Cuban Omar Sosa's vision of contemporary jazz reaches across every imaginable boundary. His music is an exploration of African culture with a global perspective. His foundation for all of his musical compositions is rooted in his spiritual beliefs.
His religion is Santeria, an Afro-Cuban faith that developed on the Caribbean island during the years of slavery, under Spanish colonial rule. Many of the slaves were of Yoruba origin, from what is now southwestern Nigeria, and brought with them belief in a supreme god, Olofi. Humans cannot communicate directly with Olofi. They have to use intermediaries, powerful deities known as orishas, or in Cuba also as Santos (saints). Ancestors are regarded almost as deities and their spirits are called upon at all times for assistance.
Sosa initially studied percussion at the legendary Escuela Nacional de Musica in Havana and then began to focus on the piano. In the late 80s, having studied everything from Afro-Cuban folkloric traditions to European classical music, Omar began working with two Cuban vocalists - Vicente Feliu, and Xiomara Laugart, serving as musical director for their touring and recording ensembles.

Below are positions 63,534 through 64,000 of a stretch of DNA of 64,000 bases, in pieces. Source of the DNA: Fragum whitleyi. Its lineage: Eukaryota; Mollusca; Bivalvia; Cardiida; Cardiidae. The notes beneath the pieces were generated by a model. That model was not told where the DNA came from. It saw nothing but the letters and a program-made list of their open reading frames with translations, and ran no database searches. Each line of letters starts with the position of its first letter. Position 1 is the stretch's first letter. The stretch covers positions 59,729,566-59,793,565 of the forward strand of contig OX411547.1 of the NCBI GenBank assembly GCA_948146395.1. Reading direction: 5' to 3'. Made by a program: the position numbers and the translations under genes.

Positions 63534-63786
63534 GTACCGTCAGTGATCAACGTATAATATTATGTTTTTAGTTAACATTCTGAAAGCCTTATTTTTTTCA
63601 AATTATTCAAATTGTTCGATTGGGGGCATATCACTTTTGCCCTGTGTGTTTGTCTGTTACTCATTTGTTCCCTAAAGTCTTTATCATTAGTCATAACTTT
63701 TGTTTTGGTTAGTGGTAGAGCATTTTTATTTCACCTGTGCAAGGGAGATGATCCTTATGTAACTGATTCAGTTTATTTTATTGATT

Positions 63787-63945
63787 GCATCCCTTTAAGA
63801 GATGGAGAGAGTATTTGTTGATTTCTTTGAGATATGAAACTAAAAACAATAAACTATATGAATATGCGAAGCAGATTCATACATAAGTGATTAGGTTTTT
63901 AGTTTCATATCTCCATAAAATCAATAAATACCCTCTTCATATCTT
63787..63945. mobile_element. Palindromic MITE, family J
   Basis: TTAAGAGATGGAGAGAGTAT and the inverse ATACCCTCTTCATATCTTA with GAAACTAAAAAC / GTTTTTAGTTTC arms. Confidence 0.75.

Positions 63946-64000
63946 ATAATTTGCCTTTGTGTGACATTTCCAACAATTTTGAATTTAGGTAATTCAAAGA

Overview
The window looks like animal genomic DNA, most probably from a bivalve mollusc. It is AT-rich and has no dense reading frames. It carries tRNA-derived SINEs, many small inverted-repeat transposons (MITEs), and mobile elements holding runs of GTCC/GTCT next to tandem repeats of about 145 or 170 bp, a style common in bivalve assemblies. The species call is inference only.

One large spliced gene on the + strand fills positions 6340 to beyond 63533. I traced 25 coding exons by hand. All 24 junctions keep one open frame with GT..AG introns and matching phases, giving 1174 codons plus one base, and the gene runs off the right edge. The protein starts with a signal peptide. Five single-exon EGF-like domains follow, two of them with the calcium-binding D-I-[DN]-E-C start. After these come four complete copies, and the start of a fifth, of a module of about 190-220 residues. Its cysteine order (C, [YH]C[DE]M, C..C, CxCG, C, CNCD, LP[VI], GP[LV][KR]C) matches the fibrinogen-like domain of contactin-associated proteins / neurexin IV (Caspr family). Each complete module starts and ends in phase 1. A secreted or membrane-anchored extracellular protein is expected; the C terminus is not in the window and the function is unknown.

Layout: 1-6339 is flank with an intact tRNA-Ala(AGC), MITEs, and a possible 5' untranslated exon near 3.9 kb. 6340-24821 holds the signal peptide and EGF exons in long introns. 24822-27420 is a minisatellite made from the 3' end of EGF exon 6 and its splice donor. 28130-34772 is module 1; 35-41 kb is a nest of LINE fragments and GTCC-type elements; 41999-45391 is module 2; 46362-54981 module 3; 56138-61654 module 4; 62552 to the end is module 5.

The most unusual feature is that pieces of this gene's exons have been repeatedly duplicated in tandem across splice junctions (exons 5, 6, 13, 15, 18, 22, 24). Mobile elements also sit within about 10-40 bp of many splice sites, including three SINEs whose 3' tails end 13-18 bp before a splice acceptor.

Moving to Quito, Ecuador, in 1993, Omar discovered the folkloric music of Esmeraldas, a small African-rooted culture on the northwest coast of that country known for its use of the marimba. He launched his own jazz-fusion ensemble, Entrenoz, and produced "Andarele," a recording by the Afro-Ecuadorian group Koral y Esmarelda.
Sosa moved to San Francisco in 1995 where he became a noted member of the local Latin jazz community. The next year he made his U.S. recording debut on Otá Records, and followed in 1997 with the first in a trilogy of recordings, "Free Roots, Spirit of the Roots and Bembon," that mixed jazz piano with rhythms from across Latin America and Africa.
In 1998 he began collaborating with Bay Area percussionist John Santos. The duo released a live recording, called "Nfumbe," and appeared at the San Francisco Jazz Festival that year. The following year Sosa released his second solo piano recording, "Inside," and he also traveled to Ecuador in 1999 to record his large-ensemble CD "Bembon." In 1999 Omar relocated from California to Barcelona, Spain, where he has dived into West Europe's most vibrant music scene.
With the CD's "Prietos" (2001) and "Sentir" (2002), Sosa expanded his musical fusion further with the use of traditional vocals and instruments from the Gnawa culture of North Africa. The 2004 album "Mulatos," a mix of Cuban music with Indian tabla, jazz drums and studio mixing, features the talents of Dhafer Youssef (oud), Steve Arguelles (drums, electronics), Dieter Ilg (double bass), Hilippe Foch (tabla) and Renaud Pion (clarinets). Ota Records released "Ballads," this year, a collection of his early Latin jazz recordings.
You can find the interview here